Producing a Profitable Plant

Automation suppliers are using the cloud, analytics, simulation and even new forms of accounting to expose the hidden value within process equipment in the plant.

While the manufacturing industry begins to buzz about the potential for a new open process control architecture that would enable easier interoperability between disparate plant-floor systems, automation suppliers exhibiting at the ARC conference in Orlando were focused on how to extract more value from customers’ existing control environments.

Getting the most out of automation equipment is important right now as plant-floor technology becomes increasingly complex while the workforce transitions to younger, less experienced operators. With that in mind, Yokogawa Electric Corp., Schneider Electric and Honeywell Process Solutions all have their own unique spin on how to keep operations productive and safe while leveraging legacy equipment for a competitive business advantage.

Here is a roundup of the recent announcements:

Yokogawa has been adding to its cloud, energy management and consulting portfolio through the 2016 acquisitions of Industrial Knowledge, SOTEICA VM and KBC Advanced Technologies, respectively. Now the company is rolling out a service offering that focuses on obtaining the best possible process performance and safe operation of equipment assets.

Yokogawa’s KBC company announced the Co-Pilot Program, a cloud-based real-time performance improvement tool that will focus first on oil refinery facilities. The service can remotely support a customer’s plant while providing insight into supplementing capabilities and resources that will help to reach the plant’s full potential. Leveraging the company’s simulation product for the hydrocarbon industry, the program will assure asset owners and operators that their simulation and planning tools are always up to date and that actions taken by operators result in the best process performance and safe operation of equipment.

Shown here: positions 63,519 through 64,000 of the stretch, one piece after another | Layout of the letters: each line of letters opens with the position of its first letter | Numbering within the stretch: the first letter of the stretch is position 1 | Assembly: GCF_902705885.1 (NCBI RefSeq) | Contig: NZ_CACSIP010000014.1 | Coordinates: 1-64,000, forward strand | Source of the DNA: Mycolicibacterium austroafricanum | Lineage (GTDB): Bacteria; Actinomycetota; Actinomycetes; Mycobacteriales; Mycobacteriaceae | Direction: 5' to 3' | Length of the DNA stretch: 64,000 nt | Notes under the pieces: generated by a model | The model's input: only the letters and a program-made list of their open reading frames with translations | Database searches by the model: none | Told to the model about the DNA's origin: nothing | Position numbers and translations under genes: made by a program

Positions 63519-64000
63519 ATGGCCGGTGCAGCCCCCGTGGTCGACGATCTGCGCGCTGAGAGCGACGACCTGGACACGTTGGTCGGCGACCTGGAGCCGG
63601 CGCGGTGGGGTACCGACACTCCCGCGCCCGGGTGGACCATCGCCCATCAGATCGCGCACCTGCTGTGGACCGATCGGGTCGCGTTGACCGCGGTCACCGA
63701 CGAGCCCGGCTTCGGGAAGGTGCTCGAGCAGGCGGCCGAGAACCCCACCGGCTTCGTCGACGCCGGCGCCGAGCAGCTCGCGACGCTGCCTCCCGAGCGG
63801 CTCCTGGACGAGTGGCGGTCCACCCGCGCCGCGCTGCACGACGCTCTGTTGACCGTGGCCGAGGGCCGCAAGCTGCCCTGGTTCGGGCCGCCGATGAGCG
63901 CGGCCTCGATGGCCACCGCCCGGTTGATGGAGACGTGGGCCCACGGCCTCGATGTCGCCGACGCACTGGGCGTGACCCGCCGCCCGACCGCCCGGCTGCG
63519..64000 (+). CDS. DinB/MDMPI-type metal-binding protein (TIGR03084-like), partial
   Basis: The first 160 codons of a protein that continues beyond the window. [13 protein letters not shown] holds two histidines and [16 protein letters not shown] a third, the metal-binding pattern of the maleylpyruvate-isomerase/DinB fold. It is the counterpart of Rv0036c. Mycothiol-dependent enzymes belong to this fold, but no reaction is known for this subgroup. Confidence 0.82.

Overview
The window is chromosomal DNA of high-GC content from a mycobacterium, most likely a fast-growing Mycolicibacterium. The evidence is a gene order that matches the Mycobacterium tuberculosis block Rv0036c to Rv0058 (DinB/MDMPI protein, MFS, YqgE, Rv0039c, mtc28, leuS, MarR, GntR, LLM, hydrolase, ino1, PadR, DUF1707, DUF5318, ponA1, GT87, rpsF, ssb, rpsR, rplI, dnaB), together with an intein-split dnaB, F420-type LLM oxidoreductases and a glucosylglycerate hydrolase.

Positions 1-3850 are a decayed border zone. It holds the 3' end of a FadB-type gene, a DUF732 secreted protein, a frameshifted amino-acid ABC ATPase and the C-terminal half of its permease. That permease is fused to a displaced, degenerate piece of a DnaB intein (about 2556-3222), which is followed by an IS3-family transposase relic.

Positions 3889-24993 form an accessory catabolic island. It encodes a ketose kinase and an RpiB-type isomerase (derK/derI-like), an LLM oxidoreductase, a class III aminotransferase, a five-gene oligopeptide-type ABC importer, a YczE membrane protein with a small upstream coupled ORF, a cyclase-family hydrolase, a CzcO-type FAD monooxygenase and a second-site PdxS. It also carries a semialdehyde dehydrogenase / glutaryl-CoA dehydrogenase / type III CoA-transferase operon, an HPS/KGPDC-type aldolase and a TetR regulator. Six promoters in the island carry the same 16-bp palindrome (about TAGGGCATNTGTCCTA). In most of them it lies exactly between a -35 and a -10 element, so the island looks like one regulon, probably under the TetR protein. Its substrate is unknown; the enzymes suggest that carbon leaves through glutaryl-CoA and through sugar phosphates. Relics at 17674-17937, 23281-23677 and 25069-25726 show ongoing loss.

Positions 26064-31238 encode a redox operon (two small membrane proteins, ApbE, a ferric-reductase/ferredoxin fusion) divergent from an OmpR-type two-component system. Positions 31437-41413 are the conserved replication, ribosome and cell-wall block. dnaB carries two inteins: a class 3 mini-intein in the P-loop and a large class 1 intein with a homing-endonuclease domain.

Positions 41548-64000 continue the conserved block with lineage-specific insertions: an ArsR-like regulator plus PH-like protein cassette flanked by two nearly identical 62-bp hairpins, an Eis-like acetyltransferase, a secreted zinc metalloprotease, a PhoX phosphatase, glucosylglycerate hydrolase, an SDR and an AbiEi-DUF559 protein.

“KBC [Co-Pilot] will sit alongside operations, either physically or virtually, and advise plant engineers on how to operate better,” said Andrew Howell, CEO at KBC.

The system offers real-time data connection to the plant, automatic recalibration of simulation models against actual plant data, regular health checks of unit performance vs. plan and potential and reset of the baseline operating plan due to major changes in external impacts including economics, demand or asset capabilities.

The Co-Pilot Program will be delivered in stages. First, remote monitoring and surveillance using engineering models and IT data to benchmark the plant performance and generate key performance indicators (KPIs). Second will be new KBC Co-Pilot programs for the supply chain and production optimization, which will roll out later this year. And in 2018, energy management and operator effectiveness will be addressed.

Separately, Schneider Electric announced a concept called the Profit Engine—an umbrella term for a line of products built on the EcoStruxure architecture—the first of which is the Profit Advisor, a technology jointly developed with Seeq, a provider of big data analytics for process historians. The goal of Profit Advisor is to provide measurable profitability improvements safely. The key point is measurable.